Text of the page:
HONG KONG: In a partial victory for the LGBTQ activists, Hong Kong’s top court on Tuesday ruled in favour of same-sex couples asking the government to create ‘legal recognition’ for them, CNN reported.
However, the court fell short of granting the rights for full marriage equality as was being demanded by the activists.
The activists had been hoping the court would declare that the denial of same-sex marriage breached equal rights protections in the city’s mini-constitution.
Five judges from Hong Kong’s Court of Final Appeal handed down their decision on Tuesday, following years of legal battles challenging the government’s refusal to let gay people get married or form a civil union partnership, CNN reported.
Notably, Hong Kong does not allow or grant same-sex marriage or unions, even though homosexuality has been decriminalized in the city since 1991.
Judges ruled the freedom to marry was guaranteed under the mini-constitution but that it only referred “to heterosexual marriage.”
Instead, the judges ruled in a majority verdict that there was a need for “an alternative framework” granting legal recognition to same-sex couples “to provide them with a sense of legitimacy, dispelling any sense that they belong to an inferior class of persons whose relationship is undeserving of recognition”, CNN reported.
The government has two years to comply with the ruling, the court said.
Notably, the activists in Hong Kong have used the courts as their main avenue to drive changes over the past decade, with both the government and legislature being seen as sluggish in catching up with other more liberal jurisdictions.
Also, Hong Kong’s judges have often sided with the activists, previously ruling against government lawyers and stating that the city’s mini-constitution affords same-sex couples certain protections and equality that they were being denied.
As per CNN, the polls in Hong Kong have shown growing support for same-sex equality among the public, especially younger people.
However, the city’s government has long leaned conservative, mirroring official opposition to same-sex marriage and greater equality on the Chinese mainland.
Meanwhile, the case that resulted in Tuesday’s final ruling was brought by now-detained pro-democracy activist Jimmy Sham Tsz-kit in 2019.
Sham, in his early 30s, organized rallies that drew in hundreds of thousands of people as the convenor of the Civil Human Rights Front during a wave of anti-government protests in 2019.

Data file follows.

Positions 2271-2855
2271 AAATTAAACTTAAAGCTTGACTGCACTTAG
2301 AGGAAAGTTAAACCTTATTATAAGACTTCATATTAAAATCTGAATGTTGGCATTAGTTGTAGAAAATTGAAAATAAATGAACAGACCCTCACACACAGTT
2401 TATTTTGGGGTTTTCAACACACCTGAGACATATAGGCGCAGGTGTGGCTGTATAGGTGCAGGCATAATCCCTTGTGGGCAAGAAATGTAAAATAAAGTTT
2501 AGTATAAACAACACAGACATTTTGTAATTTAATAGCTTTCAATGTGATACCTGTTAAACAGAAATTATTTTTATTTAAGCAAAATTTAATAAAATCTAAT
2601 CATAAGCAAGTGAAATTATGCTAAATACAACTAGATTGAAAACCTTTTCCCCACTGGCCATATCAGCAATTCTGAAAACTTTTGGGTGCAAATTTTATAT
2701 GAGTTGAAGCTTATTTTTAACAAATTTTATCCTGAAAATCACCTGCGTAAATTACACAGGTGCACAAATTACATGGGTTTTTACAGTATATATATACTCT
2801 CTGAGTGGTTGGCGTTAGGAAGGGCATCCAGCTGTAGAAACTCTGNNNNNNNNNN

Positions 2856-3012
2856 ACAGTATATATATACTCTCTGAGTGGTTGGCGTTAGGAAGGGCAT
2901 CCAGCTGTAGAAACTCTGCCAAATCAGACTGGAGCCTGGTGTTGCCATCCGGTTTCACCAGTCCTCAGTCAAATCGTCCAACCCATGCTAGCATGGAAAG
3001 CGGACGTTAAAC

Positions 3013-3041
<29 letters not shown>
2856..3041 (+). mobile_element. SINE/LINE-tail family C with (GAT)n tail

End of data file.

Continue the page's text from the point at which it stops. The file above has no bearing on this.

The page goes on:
The group was disbanded in 2021, a year after Beijing imposed a national security law that critics said stifled dissent and shattered the democracy movement. Both Hong Kong and mainland Chinese authorities have maintained the law was necessary to safeguard national security and “restore stability”, CNN reported.
Sham, who has been remanded in custody for more than two years on a charge of subversion, is among dozens of prominent democracy campaigners accused of taking part in an unofficial primary election held by the opposition in 2020. Prosecutors have framed the vote as part of a wider move to overthrow the government at the time.
Court papers said Sham began a stable relationship with his partner in 2011 and two years later, got married in New York.
Sham argued that the Hong Kong government’s failure to let him and other gay and lesbian couples get married or enter some forms of civil union partnership had “infringed upon their rights to equality and privacy”.
On the other hand, in mainland China, Beijing has widened crackdowns on LGBTQ activists and groups in recent years, with Chinese leader Xi Jinping increasingly stressing the ruling Communist Party’s absolute control over every aspect of society, CNN reported.
China’s biggest and longest-running LGBTQ festival, Shanghai Pride, was cancelled in 2020, with dozens of accounts related to sexual minorities censored on Chinese social media. (ANI)